From the mental health standpoint, the local chapter of the American Foundation for Suicide Prevention (AFSP) is very active – we’ve hosted the Out of the Darkness Overnight Walk here in Philly twice in the last five years (it’s only held in two cities across the country each year, so hosting it is a pretty big deal). The local chapter also hosts events throughout the year, and they even helped paint a large mural related to suicide prevention in the city  (murals are a HUGE thing in Philly).  NAMI also has numerous chapters in the area, and their chapters frequently are involved in outreach and awareness campaigns, plus they offer a wide variety of resources.  In addition, having a large number of universities in the area, we there’s a large student voice, and I’ve noticed an increasing number of university-related/student group programs, awareness campaigns, events, and so forth.  So I think the public is becoming more educated, and I think people are wanting to be more involved and active in these causes, or at least more knowledgeable about them.  That said, there’s going to be ignorance about chronic and mental illness anywhere, but at least from my own point of view, I usually find that more on an individual level (i.e. a person here or there) as opposed to a pervasive attitude in the city.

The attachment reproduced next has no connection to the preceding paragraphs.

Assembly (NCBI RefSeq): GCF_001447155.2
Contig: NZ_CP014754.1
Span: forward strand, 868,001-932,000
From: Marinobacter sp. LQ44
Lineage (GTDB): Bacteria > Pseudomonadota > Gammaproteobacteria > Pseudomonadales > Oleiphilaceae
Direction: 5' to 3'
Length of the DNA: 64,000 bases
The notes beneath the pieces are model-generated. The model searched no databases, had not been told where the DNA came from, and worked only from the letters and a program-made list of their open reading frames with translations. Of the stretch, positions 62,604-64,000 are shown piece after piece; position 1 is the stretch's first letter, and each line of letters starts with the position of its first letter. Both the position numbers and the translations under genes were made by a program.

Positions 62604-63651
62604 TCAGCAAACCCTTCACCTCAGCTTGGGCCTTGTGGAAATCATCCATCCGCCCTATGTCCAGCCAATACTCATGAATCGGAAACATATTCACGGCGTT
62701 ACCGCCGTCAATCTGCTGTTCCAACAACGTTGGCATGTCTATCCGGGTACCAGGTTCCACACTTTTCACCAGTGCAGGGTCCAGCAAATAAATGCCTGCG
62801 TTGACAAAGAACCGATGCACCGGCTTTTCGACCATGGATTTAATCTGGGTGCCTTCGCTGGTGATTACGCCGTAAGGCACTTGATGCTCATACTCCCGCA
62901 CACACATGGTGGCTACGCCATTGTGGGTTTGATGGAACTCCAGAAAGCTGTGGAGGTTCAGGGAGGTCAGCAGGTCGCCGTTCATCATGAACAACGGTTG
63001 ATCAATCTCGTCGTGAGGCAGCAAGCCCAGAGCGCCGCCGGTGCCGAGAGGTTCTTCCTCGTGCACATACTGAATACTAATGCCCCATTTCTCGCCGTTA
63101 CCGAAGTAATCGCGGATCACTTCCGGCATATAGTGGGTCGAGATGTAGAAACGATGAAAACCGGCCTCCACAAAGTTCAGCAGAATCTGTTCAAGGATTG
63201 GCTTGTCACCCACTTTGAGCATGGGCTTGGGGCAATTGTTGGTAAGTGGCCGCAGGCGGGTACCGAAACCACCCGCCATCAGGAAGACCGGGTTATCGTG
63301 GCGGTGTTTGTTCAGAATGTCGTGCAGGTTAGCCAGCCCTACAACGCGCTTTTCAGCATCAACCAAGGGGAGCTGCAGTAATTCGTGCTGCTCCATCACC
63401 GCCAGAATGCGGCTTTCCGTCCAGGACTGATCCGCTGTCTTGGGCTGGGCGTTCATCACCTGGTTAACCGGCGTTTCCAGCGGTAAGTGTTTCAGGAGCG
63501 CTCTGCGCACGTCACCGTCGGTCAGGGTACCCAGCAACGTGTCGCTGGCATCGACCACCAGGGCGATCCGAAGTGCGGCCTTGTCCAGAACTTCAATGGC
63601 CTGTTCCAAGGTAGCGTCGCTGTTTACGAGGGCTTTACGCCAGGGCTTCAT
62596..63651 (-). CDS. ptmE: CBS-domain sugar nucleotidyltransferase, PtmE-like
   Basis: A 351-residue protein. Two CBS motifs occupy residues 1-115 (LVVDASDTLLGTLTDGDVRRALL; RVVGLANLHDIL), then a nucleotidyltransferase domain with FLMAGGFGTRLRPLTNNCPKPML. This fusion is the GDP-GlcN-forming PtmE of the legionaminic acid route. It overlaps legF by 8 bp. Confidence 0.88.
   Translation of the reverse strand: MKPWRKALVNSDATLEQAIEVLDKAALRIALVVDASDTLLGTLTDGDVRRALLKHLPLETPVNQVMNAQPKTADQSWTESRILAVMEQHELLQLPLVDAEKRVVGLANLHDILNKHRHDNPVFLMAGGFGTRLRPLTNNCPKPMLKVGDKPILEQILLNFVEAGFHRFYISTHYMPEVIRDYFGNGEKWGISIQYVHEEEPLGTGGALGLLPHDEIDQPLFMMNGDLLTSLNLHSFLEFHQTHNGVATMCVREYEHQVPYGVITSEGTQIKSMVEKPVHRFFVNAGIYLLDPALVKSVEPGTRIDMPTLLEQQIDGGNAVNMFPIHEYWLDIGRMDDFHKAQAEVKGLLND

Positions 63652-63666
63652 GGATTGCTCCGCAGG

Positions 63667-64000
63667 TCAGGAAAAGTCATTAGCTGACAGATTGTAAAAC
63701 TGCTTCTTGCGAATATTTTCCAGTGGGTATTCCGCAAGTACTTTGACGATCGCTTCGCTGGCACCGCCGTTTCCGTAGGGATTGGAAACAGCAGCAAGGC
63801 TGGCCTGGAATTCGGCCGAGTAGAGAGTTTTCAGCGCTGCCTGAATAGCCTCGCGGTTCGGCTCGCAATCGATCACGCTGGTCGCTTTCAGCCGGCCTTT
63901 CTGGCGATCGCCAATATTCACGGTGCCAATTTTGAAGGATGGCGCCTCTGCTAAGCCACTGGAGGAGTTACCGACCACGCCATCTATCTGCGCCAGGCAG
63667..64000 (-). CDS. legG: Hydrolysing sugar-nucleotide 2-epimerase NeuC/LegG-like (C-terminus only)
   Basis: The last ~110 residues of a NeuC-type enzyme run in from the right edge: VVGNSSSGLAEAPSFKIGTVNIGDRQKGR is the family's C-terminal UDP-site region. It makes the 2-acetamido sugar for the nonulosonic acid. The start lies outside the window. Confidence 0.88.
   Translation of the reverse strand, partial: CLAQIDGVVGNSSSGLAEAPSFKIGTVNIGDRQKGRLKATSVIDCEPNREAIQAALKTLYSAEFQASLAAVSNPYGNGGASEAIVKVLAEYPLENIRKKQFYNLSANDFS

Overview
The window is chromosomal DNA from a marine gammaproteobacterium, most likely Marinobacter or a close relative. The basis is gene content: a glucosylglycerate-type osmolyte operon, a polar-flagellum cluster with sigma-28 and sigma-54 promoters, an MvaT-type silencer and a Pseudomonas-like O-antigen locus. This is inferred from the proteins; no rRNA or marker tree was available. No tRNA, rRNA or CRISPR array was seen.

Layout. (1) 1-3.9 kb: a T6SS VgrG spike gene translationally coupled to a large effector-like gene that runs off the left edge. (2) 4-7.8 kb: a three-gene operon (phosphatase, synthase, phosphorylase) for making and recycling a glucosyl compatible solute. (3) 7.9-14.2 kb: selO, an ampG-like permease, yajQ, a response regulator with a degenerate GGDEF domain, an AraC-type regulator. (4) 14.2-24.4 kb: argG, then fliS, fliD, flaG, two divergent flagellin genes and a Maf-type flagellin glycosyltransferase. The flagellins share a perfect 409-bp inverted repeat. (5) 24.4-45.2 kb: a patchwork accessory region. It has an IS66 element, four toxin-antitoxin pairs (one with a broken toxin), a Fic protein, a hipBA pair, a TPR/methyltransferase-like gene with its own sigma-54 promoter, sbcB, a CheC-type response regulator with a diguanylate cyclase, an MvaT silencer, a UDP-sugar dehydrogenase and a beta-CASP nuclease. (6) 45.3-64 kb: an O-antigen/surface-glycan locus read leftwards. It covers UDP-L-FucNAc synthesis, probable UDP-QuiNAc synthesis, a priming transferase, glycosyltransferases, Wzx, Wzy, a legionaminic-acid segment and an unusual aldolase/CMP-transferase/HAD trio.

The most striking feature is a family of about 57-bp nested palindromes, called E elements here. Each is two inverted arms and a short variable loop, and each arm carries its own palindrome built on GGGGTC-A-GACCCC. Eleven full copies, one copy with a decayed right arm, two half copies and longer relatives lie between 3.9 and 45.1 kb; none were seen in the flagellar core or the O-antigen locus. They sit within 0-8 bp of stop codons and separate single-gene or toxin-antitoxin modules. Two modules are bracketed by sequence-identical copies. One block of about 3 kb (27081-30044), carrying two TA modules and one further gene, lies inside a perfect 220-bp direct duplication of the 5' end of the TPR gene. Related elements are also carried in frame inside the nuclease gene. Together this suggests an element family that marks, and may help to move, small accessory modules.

mile9

Mile 9 of this past year’s Overnight Walk.

 

philly overnight

The finish of this year’s Overnight Walk in Philadelphia, on the steps of our Art Museum.

If you could pass one new law in your country, what would that be?

Not sure about a law, but I would certainly make affordable, quality healthcare and medication more accessible. Nobody should have to choose between going un/under-treated and going into debt.

 

Which is your favourite city or country (other than your own) and why?

For Chronic Illness, or in general? I haven’t lived outside of the US since being diagnosed (I studied in Australia in college and wasn’t diagnosed until age 29), so I can’t speak to it from a chronic illness standpoint. But my favorite city to visit is Paris. I just love everything about it. That said, it’s tough to find a major European city I don’t love!

 

montnarpasse

On top of Montnarpasse Tower in Paris

 

paris restaurant

I mean, how can you argue with that? The owners also eat here!

 

paris street

Paris street.